Illinois Institute of Technology is a national, technological, Ph.D.-granting research university, with world-renowned programs. Founded in 1940 and tracing its roots back to the 1890s with the founding of Armour Institute of Technology and Lewis Institute, IIT brings a focused, interdisciplinary approach to education, including the Interprofessional Projects Program. With five campuses throughout the Chicago area and alumni around the world, IIT pairs the educational and cultural experiences of America's Second City with the small feel of an undergraduate population of just over 2300 and total population of just over 7400. Mission: To provide distinctive and relevant education in an environment of scientific, technological, and professional knowledge creation and innovation. Vision: IIT will be internationally recognized in distinctive areas of education and research, using as its platform the global city of Chicago, driven by a professional and technology-oriented focus, and based on a culture of innovation and excellence.
Illinois State University’s campus is in the twin-city community of Bloomington-Normal near the geographic center of the state. The University is one of 12 public universities in Illinois. Its academic departments offer more than 160 major/minor options in the Colleges of Applied Science and Technology, Arts and Sciences, Business, Education, Fine Arts, and Mennonite College of Nursing. The Graduate School coordinates 41 master's, specialist, and doctoral programs. The University's academic programs are supported by the services and collections of Milner Library, which contains more than three million holdings and special collections. The University enrolls students from throughout Illinois, 40 other states, the District of Columbia, and 61 other countries. Students are mentored by a faculty that includes numerous teacher-scholars recognized at national and international levels, and all are dedicated to superior teaching.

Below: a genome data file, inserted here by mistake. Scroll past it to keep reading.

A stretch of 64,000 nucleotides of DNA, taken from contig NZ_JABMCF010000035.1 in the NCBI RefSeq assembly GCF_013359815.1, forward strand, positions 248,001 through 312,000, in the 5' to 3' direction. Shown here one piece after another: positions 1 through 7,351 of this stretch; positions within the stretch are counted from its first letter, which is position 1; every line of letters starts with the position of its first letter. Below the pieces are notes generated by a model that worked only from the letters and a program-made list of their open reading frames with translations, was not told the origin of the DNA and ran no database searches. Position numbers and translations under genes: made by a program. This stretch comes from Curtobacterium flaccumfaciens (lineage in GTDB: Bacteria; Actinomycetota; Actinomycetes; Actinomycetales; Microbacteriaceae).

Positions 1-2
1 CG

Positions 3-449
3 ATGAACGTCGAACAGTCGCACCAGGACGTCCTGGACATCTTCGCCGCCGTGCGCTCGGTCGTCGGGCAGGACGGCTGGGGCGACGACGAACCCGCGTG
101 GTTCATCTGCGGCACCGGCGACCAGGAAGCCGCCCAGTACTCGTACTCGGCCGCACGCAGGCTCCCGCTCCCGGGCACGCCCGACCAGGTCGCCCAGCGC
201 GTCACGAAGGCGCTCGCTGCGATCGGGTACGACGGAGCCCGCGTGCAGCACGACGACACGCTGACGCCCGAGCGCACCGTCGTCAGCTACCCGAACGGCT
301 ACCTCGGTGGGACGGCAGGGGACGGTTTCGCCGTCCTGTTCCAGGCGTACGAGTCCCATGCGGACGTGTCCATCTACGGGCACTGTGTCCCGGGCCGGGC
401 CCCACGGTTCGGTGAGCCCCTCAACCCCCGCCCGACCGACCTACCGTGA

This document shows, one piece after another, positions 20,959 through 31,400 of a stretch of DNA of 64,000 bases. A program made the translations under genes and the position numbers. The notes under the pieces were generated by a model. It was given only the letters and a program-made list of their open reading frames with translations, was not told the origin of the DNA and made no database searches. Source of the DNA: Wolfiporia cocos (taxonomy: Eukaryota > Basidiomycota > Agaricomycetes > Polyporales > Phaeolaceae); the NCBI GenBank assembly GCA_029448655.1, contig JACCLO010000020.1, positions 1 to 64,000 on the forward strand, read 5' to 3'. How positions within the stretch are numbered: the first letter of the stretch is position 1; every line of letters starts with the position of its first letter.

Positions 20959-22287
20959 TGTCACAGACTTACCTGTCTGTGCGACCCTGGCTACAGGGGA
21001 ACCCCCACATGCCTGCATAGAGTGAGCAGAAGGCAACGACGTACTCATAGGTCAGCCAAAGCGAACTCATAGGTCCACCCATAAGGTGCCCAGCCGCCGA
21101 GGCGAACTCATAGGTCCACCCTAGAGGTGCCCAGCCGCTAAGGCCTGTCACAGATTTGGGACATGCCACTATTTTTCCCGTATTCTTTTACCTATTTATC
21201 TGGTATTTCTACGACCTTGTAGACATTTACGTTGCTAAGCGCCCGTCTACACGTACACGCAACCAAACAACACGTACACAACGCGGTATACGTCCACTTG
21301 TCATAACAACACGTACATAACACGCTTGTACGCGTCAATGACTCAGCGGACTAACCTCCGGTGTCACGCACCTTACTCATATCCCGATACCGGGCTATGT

The Computer Science Department is one of three principal department-like entities in the School of Informatics, which also includes the Department of Informatics at IU Bloomington and the IUPUI School of Informatics in Indianapolis. In July of 2007, Mike Dunn, the founding Dean of the School, retired, and was succeeded by Bobby Schnabel. They look forward to further developing the strengths of their Department under the new Dean's leadership and to combining the many diverse research areas represented across the entire School to enhance and expand the opportunities for undergraduate and graduate education in Computer Science. Computer Science is a rapidly evolving discipline, and in the coming years an exciting diversity of opportunities will become available for highly-trained computer scientists.